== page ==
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Chamber responds to Warren Worx concerns

The general idea behind Warren Worx — to be administered by the Warren County Chamber of Business and Industry — is the need to develop a central facilitating entity for initiatives and projects in the county.

Warren Worx’ first major assignment is the development of a county brand that can be used by existing organizations to enhance outreach efforts.

The WCCBI has contributed up to $140,000 as part of the effort while the City of Warren and Warren County each contributed $100,000.

But the decision by Warren City Council to fund the effort wasn’t unanimous.

A statement from Commissioner Ken Klakamp can’t be confused with a full-throated endorsement, either.

“So what do we do?” Klakamp asked. “Currently the option of Warren Worx is on the table. Is it the best option? No one knows but we have to do something to draw people and industry into Warren County.”

The Times Observer has field concerns about the scope of Warren Worx from both inside and outside the effort and discussed those concerns with John Papalia, WCCBI senior vice president, who has been tasked with facilitating the initiative.

Warren Worx, facilitated by the WCCBI, is made up of two governing bodies – the executive committee and the stakeholders group.

Papalia said the stakeholders group will be “diverse” and said that group will be the source of projects and recommendations.

The executive committee – which includes representation from the City of Warren and County Commissioners Tricia Durbin and Dan Glotz – will provide a “governance” element, “making sure the dollars are being spent.”

One criticism has been pretty clear – shouldn’t this kind of effort be what the chamber has been doing for decades?

“We acknowledge that,” Papalia said. “Ourselves here at the chamber, people at the city (and) county have all been trying very hard. I think there’s a lot of good that has been done.”

For the chamber, he specifically highlighted the restoration of 300 Second Ave., attracting the headquarters of the Northern Pennsylvania Regional College and the Trails at Jakes Rocks.

“In order for the community to grow and to do more it requires more resources, and this collaboration will allow for the pooling of resources,” he said of Warren Worx “including financial, human, and material assets, leading to more efficient and effective community and economic development.”

Where will the public dollars invested in this effort be spent?

That’s somewhat unclear at this stage.

“The marketing director is going to help build that plan,” Papalia said. “That plan is a big part of year one. Developing that plan… that will be the task of the marketing director.”

A concern was raised that municipalities that have not contributed financially may not receive the same level of service.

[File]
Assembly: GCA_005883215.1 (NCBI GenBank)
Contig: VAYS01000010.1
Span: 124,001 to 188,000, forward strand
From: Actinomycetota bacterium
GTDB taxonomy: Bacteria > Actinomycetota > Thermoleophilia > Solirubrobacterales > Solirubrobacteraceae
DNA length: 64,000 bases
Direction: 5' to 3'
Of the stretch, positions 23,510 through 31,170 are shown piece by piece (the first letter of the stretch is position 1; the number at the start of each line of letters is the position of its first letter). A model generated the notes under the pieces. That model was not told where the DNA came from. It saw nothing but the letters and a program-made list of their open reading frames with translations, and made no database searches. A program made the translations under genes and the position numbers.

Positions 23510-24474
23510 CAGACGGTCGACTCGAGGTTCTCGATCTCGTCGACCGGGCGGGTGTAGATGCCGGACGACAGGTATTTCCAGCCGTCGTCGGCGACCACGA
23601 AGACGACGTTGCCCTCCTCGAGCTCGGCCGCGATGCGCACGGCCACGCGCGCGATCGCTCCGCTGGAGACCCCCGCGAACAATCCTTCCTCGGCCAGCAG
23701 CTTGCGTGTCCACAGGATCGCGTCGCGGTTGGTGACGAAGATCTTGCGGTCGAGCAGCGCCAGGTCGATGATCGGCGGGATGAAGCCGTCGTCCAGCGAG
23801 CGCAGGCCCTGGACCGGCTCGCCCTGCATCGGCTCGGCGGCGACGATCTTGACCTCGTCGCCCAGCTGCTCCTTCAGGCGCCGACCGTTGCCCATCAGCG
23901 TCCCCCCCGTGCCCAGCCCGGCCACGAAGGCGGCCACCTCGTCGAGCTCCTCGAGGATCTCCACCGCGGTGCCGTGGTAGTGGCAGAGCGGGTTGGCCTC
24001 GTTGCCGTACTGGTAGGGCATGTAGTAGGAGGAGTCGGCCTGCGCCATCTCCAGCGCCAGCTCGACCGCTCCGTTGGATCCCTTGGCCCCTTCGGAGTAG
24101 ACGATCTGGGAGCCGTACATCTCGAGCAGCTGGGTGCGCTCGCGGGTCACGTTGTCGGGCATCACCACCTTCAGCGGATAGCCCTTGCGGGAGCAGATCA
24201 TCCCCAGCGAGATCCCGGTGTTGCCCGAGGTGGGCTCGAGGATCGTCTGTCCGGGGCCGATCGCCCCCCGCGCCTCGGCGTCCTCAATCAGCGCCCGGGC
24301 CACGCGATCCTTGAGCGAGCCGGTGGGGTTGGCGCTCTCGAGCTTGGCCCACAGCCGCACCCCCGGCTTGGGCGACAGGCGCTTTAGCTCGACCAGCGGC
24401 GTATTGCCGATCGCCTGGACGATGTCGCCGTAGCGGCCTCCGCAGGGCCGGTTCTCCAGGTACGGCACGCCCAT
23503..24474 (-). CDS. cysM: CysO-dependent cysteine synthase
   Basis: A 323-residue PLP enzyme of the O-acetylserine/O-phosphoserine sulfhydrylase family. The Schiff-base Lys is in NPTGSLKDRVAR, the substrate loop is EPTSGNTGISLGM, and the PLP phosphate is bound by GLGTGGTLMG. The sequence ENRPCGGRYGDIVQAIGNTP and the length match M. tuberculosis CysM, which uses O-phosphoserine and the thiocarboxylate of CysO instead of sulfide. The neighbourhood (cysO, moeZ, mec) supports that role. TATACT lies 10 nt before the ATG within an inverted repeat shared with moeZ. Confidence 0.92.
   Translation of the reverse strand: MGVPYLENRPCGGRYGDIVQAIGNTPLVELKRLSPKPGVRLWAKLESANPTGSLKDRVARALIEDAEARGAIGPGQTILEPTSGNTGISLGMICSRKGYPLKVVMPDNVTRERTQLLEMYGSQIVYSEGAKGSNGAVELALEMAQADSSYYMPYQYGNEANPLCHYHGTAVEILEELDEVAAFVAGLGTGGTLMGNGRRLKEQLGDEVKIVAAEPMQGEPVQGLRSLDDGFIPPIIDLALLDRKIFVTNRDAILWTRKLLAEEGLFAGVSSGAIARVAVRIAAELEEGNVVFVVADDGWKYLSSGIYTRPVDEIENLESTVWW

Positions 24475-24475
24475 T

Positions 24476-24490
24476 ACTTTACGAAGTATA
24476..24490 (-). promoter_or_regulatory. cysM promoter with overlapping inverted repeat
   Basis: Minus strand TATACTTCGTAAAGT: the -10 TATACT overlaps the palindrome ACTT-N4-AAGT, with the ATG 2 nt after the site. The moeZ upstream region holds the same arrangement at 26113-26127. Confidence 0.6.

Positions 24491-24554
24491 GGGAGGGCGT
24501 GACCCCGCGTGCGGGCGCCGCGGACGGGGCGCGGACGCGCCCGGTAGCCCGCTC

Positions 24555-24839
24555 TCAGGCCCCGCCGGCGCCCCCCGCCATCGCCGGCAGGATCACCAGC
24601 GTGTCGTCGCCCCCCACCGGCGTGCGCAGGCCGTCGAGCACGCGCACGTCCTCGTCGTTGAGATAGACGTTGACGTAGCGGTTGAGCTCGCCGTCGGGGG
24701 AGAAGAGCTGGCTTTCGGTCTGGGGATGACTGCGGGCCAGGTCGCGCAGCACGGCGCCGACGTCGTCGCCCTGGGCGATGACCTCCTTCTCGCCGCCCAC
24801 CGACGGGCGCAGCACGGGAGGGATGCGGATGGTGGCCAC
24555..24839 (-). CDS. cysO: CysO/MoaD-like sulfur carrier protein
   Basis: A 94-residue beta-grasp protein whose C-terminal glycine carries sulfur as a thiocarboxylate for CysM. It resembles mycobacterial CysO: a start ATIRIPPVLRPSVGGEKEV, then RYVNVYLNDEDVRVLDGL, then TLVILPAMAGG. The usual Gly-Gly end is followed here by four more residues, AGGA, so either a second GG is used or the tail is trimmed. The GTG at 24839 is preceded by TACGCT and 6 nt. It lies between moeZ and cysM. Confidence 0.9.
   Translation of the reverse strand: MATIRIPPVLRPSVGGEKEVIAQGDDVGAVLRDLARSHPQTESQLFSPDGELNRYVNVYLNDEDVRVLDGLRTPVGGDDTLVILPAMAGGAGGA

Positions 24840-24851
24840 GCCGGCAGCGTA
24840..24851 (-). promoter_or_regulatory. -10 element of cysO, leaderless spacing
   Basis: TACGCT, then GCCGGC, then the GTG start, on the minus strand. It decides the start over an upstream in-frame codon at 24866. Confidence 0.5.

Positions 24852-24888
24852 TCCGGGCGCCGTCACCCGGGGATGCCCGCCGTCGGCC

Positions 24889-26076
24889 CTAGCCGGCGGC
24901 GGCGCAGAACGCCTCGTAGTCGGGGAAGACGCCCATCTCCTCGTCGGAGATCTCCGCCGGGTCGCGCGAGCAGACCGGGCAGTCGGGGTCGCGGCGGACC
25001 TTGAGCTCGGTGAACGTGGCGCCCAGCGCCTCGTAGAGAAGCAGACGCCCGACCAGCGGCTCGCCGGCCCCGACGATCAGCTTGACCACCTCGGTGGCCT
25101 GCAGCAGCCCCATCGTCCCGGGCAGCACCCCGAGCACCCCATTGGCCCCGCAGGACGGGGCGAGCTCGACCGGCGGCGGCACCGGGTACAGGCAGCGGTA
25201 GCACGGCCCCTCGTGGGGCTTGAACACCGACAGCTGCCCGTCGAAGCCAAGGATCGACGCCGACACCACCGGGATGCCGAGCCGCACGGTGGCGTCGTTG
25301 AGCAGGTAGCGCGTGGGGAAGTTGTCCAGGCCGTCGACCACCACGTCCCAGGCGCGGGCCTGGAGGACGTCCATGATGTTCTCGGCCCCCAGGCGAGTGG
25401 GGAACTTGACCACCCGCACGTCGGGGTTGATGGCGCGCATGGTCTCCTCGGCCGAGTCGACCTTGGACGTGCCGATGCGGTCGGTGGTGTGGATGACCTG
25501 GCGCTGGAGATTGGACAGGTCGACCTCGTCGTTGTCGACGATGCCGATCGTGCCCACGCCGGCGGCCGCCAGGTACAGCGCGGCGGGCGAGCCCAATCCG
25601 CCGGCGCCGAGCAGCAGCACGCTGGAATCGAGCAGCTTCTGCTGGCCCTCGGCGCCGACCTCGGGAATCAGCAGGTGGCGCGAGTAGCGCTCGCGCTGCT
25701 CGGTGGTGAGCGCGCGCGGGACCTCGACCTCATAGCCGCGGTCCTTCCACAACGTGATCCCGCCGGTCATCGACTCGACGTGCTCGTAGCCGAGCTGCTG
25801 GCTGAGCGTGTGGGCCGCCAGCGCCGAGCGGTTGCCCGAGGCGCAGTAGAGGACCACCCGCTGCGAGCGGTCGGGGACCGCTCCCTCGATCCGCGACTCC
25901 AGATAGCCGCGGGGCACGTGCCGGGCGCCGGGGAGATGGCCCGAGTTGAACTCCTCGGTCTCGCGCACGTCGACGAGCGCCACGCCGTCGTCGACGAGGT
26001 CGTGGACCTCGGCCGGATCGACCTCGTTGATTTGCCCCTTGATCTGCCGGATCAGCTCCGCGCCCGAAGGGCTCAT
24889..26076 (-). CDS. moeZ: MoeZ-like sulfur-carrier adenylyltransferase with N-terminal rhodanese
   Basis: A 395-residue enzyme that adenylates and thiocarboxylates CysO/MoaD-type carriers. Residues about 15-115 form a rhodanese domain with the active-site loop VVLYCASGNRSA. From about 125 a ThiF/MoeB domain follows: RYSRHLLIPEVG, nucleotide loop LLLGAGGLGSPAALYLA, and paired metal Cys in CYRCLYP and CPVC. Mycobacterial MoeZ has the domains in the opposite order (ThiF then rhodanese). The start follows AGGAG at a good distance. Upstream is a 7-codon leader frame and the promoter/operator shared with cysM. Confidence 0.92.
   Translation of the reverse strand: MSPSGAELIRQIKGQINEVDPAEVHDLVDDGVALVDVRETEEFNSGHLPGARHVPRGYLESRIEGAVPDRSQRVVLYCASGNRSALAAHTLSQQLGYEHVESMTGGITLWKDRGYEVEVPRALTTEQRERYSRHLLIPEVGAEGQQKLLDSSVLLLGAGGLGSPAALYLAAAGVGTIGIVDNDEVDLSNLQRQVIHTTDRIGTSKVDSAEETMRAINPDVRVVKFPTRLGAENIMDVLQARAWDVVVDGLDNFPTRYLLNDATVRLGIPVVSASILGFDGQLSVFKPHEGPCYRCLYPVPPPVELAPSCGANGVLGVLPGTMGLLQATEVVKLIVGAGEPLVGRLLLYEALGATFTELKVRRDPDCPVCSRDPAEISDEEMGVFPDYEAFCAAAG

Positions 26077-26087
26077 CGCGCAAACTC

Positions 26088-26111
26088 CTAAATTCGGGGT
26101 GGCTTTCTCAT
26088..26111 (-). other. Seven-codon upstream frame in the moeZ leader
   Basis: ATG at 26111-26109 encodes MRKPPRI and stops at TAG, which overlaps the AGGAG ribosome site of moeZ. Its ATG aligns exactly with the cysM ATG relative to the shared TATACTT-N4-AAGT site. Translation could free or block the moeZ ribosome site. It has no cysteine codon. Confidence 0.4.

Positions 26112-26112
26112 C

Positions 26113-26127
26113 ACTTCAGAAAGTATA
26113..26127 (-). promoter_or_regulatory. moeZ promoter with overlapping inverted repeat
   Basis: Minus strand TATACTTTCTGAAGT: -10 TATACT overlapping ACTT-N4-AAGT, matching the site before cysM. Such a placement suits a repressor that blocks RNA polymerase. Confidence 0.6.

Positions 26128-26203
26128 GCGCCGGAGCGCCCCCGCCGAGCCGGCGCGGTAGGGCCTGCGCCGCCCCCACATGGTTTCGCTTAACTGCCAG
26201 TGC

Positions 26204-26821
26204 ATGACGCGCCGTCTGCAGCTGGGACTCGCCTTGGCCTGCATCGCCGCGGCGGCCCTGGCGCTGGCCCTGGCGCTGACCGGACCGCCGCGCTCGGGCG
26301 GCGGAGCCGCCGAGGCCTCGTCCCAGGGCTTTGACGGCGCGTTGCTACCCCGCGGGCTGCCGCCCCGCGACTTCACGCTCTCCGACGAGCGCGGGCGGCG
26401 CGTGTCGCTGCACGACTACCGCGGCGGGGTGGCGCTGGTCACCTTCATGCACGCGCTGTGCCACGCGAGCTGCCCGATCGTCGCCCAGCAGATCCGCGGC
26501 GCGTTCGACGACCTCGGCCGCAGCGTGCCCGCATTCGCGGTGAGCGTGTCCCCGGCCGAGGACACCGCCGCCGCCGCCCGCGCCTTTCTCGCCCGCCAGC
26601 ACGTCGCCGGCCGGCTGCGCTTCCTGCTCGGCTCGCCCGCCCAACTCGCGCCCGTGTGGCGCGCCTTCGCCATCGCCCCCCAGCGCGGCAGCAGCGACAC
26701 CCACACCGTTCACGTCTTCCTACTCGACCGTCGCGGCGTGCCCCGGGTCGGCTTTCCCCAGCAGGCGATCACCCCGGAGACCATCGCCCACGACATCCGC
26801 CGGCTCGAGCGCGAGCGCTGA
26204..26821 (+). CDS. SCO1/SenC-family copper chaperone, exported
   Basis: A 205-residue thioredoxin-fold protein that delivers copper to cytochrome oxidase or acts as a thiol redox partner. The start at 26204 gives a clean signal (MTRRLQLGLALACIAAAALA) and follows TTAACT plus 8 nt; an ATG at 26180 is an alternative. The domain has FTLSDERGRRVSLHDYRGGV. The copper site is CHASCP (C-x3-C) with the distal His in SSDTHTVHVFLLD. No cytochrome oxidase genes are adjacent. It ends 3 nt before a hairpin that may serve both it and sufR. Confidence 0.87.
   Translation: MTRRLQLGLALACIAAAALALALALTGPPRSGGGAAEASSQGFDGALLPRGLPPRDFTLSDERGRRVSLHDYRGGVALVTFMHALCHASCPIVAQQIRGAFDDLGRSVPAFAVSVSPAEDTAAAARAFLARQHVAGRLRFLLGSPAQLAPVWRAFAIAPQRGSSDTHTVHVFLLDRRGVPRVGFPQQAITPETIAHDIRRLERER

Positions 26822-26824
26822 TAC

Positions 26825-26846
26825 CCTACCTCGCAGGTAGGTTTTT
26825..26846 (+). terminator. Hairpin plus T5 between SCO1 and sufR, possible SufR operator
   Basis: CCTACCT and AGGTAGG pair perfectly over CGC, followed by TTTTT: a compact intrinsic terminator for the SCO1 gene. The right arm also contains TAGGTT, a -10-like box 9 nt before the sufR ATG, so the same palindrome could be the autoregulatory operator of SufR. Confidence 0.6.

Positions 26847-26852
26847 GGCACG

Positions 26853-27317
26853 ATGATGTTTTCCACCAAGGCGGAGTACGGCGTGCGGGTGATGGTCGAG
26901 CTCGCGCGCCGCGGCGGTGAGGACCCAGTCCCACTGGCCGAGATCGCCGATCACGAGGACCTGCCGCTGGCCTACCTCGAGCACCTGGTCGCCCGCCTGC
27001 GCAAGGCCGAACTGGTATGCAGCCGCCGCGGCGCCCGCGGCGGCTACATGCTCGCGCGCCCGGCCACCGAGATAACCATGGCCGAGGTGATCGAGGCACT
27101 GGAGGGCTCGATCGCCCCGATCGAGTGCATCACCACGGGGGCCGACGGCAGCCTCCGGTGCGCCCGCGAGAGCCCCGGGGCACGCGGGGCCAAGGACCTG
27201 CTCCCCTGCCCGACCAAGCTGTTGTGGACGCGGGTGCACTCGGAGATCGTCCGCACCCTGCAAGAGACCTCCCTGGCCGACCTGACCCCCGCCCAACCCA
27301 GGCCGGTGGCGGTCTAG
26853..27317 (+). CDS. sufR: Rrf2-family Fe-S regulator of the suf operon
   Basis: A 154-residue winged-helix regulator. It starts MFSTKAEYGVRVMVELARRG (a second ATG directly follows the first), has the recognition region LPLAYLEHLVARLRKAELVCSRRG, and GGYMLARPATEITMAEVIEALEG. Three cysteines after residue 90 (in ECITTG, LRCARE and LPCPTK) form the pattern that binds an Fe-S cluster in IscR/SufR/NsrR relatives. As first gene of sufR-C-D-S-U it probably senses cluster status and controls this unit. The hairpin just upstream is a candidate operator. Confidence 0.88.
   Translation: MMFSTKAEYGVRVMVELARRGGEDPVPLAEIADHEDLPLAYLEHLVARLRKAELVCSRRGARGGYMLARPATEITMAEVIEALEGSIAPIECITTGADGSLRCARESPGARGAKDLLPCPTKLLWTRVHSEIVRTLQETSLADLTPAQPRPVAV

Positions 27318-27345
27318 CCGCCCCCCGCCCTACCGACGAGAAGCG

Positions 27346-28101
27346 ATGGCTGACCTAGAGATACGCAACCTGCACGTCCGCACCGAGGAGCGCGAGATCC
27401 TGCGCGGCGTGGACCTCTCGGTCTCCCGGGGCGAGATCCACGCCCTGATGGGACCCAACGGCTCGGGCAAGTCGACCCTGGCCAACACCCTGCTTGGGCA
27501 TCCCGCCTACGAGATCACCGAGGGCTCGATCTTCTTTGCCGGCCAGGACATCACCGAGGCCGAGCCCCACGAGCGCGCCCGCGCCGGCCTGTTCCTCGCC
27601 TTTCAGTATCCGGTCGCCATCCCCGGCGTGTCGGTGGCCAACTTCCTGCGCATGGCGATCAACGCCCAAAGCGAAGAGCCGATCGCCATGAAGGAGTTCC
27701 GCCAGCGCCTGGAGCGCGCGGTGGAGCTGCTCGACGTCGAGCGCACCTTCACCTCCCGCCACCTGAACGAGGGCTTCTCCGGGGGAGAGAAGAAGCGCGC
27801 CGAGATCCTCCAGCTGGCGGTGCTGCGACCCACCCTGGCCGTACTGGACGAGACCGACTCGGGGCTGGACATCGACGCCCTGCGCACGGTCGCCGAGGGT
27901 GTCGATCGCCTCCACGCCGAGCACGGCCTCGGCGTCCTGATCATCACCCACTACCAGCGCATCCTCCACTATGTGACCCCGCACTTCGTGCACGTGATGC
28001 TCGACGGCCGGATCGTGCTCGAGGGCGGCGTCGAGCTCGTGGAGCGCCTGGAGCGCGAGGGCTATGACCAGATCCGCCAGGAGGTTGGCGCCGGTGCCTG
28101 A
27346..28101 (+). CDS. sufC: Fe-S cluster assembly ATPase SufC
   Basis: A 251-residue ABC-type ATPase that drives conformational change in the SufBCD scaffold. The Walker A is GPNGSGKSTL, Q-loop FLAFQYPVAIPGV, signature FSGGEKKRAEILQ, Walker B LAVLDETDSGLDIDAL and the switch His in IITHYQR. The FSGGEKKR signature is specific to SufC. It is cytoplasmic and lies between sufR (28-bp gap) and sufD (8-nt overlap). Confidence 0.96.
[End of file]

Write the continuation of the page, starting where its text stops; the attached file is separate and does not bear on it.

“I think the projects have to be through the voice of the stakeholders,” Papalia said. “I don’t think one project is going to be prioritized over another. The call to action is engage. Come to the table. Let’s work together and make sure your voice is heard.”

While the public investment certainly carries a degree of risk, it’s a risk for the chamber too.

“Absolutely it’s a risk,” Papalia said. “We have to make sure we can continue to get the resources needed to run things. But I don’t think we would dive into this… with the fear of failing. (We) know it’s going to be a challenge,” he added, with “goals and things like that that need met.”

The executive committee meetings held to date have not been open to the public.

Papalia said that issue has been a topic of discussion while Warren County Visitors Bureau Executive Director Casey Ferry, who serves on the executive committee, said “people have spoken opinions both ways.”

“That is something that is on the table,” Papalia said, and is “something that should be discussed at the first kick-off meeting, as well.”

He added that there “probably has to be some legal look” on the question to “make sure we do things right as we look at this. No one wants to sit here and hide anything.”

The stated goal of Warren Worx is to reverse the county’s long-standing population decline.

That requires one major thing – jobs. But attracting that investment requires a sufficient labor force, which the county cannot currently offer with unemployment under four percent.

How does that loop get broken?

“I don’t have a magic wand here today,” Papalia said. “I really think it starts with the population piece, building the overall quality of life in Warren County…. I think that’s where you start. If we can slow the population bleed and can fill the jobs we have, I think it really focuses on the quality of life in Warren County.”

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